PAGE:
As I type this, I can almost hear the exchange I’m going to have with Stacy Reed, our Program Coordinator, when she reads this blog post:
Me: “I wrote this week’s blog post.”
Stacy: “I saw it. It’s not a post; it’s a rant.”
Fair enough. But since you’re reading this, it’s obviously a post as well.
This post arises from a shopping trip this weekend in which I asked, for perhaps the thousandth time, “Just hit cancel for credit?” I knew the answer. I just asked it out of habit – simply to avoid that one-in-a-hundred chance that hitting the button with the red X on it would do what the button says it will do and cancel the transaction. Safer to ask.
The question that really should be asked, of course, is “why?” Why do so many retail establishments tolerate a counter-intuitive interface for their most critical system? Why hard wire even a little bit of customer frustration? It simply makes no sense.
Not only that, but it’s been years. It’s not like this customer credit card swipe phenomenon is new to retail point-of-sale processing. Today, I’m surprised when I walk into a store and they don’t have it.So why do only a perceptive few in the retail world have a “credit” button?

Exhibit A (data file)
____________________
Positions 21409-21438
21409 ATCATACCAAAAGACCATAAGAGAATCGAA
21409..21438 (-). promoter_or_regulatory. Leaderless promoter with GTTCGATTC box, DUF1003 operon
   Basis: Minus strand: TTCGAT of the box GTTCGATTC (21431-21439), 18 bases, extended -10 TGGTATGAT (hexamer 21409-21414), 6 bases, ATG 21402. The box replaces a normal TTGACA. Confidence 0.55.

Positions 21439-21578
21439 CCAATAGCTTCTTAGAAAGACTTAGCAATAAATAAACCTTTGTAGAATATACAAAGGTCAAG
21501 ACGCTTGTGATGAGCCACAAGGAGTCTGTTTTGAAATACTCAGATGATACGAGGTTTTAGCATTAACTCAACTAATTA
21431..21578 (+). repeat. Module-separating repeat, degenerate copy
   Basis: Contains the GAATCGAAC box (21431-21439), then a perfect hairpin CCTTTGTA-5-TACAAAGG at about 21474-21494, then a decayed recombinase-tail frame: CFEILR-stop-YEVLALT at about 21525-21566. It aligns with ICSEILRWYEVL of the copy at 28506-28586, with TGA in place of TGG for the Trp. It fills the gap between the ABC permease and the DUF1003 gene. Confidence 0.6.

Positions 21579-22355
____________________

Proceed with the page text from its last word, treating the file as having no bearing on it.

Pushing past my headshaking, what I really wondered while standing at the cash register in Target this weekend was: “what questions do our procedures force our clients to ask over and over again?”Those are the questions that demonstrate the kinks on our systems. Well thought-out procedures are designed to answer these questions before they’re asked. Questions like:
- “When can I expect my order?
- “What’s the status of our project?”
- “Did that letter go out?”
Sure, anyone in your organization can answer those questions upon inquiry. But if you do more than that, if you actually contemplate those questions, you can do better than answer a question, you can improve a company.